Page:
NYTimes: “Bobby Knight, Basketball Coach Known for Trophies and Tantrums, Dies
NYT full story is below my recollection of the day that Bobby went slam-dunking berserk. There was this Cornell vs. Army showdown at West Point when I was an assistant Big Red b-ball coach (we’re talking a long time ago) and I missed the game because my head coach at the time, Jerry Lace, had sent me out on a scouting trip of another foe.
Army won the game that day but Knight was in a rage, as I was told by Lace, because Cornell slowed the game down to a stall. Knight, seething, chased the head coach and the assistant head coach into the locker room where they had to bar the door.
NY Times Story Follows
Bobby Knight, one of college basketball’s signature coaches and a singular personality renowned for his tempestuousness and hubris, qualities that helped bring him to the pinnacle of his sport and also tainted his success, died on Wednesday at his home in Bloomington, Ind. He was 83.
His death was announced in a statement on his website. It did not give a cause.
Mercurial and volatile, Knight was among the most polarizing characters in American sports. He was a brilliant coach who sought out intelligent players, deployed a ferocious man-to-man defense, extolled the virtues of precision passing and preached the necessities of boxing out, rebounding and never-ending hustle. Known as a principled perfectionist and a master teacher, he was also a driven competitor for whom losing was agony and a relentless motivator whose chief tool, it often seemed, was the anger-fueled rant.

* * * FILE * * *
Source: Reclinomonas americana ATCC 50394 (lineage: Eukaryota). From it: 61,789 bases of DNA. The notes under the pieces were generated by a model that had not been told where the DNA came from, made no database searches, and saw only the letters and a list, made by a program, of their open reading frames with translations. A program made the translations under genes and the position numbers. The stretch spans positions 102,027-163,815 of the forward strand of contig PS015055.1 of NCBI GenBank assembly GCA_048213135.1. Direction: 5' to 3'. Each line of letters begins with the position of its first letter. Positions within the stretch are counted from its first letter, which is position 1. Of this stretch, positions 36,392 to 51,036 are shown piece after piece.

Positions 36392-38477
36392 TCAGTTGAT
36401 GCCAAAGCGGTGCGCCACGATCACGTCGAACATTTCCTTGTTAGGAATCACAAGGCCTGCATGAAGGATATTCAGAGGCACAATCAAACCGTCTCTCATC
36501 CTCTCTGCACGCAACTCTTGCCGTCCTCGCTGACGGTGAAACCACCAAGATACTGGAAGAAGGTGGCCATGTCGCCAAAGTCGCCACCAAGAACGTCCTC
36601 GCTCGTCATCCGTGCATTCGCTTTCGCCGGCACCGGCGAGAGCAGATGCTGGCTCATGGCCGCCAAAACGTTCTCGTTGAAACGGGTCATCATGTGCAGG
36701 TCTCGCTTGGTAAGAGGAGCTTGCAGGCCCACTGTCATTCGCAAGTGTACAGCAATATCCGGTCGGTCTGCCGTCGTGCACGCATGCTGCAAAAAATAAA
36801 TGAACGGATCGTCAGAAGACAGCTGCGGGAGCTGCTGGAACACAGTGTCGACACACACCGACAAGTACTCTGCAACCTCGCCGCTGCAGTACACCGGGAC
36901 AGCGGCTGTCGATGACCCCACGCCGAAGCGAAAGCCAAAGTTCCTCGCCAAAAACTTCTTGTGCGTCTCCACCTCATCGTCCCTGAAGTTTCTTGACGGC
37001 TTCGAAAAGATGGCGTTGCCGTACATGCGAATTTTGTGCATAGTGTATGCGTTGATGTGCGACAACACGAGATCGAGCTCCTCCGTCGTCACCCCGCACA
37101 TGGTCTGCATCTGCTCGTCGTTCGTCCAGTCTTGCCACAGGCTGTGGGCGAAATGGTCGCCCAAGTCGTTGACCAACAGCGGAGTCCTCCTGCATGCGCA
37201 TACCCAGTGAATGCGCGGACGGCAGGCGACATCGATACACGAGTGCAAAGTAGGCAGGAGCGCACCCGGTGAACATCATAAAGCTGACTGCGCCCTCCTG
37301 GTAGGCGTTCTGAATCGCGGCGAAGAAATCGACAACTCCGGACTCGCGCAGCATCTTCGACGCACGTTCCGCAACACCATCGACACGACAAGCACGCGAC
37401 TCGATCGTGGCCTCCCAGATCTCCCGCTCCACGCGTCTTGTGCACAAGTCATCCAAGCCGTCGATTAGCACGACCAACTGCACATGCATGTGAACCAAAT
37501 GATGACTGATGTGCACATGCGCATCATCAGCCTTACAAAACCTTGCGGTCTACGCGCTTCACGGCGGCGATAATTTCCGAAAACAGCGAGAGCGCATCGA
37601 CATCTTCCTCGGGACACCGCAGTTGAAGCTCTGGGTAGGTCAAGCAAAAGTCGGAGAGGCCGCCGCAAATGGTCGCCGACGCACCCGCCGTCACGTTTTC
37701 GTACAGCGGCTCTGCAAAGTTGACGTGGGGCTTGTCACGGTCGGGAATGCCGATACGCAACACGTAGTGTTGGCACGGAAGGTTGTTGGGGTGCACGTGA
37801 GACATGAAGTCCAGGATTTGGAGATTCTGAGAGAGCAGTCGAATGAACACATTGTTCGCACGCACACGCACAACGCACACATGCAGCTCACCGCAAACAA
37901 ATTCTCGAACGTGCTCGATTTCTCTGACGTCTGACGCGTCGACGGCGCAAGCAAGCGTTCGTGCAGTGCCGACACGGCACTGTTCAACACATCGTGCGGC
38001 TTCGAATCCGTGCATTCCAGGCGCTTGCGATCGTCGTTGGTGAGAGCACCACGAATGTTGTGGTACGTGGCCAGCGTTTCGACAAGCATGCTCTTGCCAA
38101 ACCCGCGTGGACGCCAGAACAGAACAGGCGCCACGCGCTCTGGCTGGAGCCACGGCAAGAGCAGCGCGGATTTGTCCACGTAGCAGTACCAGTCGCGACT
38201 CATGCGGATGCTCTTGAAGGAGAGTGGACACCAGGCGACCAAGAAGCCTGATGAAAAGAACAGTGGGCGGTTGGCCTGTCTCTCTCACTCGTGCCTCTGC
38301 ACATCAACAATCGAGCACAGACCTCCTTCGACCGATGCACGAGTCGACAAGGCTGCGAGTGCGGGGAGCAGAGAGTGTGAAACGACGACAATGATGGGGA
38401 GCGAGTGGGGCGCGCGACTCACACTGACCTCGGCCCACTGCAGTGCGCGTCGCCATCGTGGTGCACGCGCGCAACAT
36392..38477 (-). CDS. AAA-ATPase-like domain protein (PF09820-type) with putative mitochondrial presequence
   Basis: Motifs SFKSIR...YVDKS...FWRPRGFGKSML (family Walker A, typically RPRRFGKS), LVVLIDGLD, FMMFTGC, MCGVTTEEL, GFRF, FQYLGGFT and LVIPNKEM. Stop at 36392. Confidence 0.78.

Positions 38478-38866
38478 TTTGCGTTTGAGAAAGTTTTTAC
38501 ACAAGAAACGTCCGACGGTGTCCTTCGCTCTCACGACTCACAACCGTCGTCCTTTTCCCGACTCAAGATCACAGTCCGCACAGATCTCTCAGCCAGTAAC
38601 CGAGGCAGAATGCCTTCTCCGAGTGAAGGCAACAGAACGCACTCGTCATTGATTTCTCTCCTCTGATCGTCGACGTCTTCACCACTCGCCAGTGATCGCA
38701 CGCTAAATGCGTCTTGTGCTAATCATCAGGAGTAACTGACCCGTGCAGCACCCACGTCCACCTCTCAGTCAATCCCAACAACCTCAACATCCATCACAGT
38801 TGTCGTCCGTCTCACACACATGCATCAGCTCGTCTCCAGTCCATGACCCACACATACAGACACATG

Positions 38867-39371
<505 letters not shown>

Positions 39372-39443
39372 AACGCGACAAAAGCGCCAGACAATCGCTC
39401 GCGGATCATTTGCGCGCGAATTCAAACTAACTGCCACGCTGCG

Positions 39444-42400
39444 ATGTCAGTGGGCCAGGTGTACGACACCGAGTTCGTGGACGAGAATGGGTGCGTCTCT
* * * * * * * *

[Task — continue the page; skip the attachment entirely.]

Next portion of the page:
He began his coaching career at the United States Military Academy and finished it at Texas Tech University. He coached the American Olympic basketball team to a gold medal in 1984.
But he found fame, glory and notoriety at Indiana University, where he was head coach for 29 years. An animated courtside stalker in a Hoosier-red sweater who became a statewide celebrity in a basketball-mad state, he raised the Indiana program to the national top tier while upholding academic standards — most of his players graduated — and avoiding the pay-for-play recruitment scandals that bedeviled many other schools.
A full obituary will follow. Originally published at https://www.nytimes.com on November 1, 2023.
Planning to recall the Bobby blowup for a memoir — Gregg W. Morris